Fifteen minutes later we are getting off the plane at Madang, once again back in the heat. Our trip has now really started. We are picked up by two vehicles from Jais Aben Resort and after loading our gear on board, we are soon travelling along the excellent roads to the resort, 16 kilometres to the north of the airport.
Jais Aben is located on the edge of picturesque Nagada Harbour, on an old coconut plantation. We arrive at the main restaurant/bar building and book into our rooms. It is even hotter here, despite the late afternoon. We go to our rooms (more about these later) and the staff drop off our bags. We put them inside the rooms and don our swimming costumes and rush back to the pool. Diving in, we are shocked to find that the water is about 33°C and does not refresh us at all. We all walk the 10 metres to the ocean and dive in. It is a bit cooler, only a degree or so, but it is better than not being wet. We soon try some internal cooling and find this more satisfying!
The resort is extremely comfortable, with a large semi-open dining room and attached bar area. The swimming pool is right next door and between the bar and ocean there are some tables and chairs which we find extremely good for lunch and a late afternoon beer as the cooler sea breeze flows past us. Virtually every afternoon and evening the sea breeze blows, keeping us cool.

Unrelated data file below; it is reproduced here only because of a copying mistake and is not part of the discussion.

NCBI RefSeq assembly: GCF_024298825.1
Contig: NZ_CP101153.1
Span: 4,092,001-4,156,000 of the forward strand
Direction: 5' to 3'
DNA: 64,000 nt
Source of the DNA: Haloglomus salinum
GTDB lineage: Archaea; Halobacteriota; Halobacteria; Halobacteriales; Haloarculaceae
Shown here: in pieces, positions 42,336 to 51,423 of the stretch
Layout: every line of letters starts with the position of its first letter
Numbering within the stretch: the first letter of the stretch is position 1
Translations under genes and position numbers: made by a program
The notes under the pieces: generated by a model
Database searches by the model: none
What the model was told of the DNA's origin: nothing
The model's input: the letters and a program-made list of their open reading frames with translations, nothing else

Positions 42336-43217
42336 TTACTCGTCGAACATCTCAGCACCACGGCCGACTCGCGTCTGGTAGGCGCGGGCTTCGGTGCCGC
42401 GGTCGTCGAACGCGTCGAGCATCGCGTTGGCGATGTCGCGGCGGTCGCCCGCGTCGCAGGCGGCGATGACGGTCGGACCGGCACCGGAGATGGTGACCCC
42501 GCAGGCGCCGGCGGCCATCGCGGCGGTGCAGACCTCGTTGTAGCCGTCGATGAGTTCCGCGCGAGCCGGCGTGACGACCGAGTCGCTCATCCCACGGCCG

The large very well kept grounds contain the bungalows which mostly contain a double and single bed, with a ceiling fan, fridge, toilet and shower as well as tea and coffee making facilities. Some of the larger huts have a double and two single beds as well as a kitchen and large verandah.
The food in the restaurant was reasonably priced and very good, both in size and taste. Breakfast was k4.5 (the Australian dollar is almost on par with the kina) for cereal, fruit, fruit drink and tea/coffee. For lunch you could have soup (k2-3), a main meal (k8-10) or take the great value toasted sandwich at k5.5 which included chips and salad. For dinner, soup was k5, entrees were around k8-10, main meals k16-19 with lobster about k25 and dessert k6. Soup and entree was quite filling for the average person. Drinks are also reasonably priced at k1.5 for a can of soft drink and South Pacific Lager k2.6 a stubby. In contrast, the prices at the hotels in town were significantly higher (mains k18 to 22 and beer k3.15).
The dive shop is located on the southern end of the resort, about a minutes walk from the main restaurant area. The dive shop area includes the shop, drying and gear storage area, wharf, a bar and food area (only used on weekends) and a small beach. This makes for very easy diving. After breakfast, you walk the short distance to the storage area, collect your dive gear and stroll across to the wharf. Tanks are already on the wharf and you simply put your BC and regs on a tank, it gets loaded on board your boat and you throw your wetsuit and other bits on board.
|The pool area at Jais Aben
Restaurant and bar in background|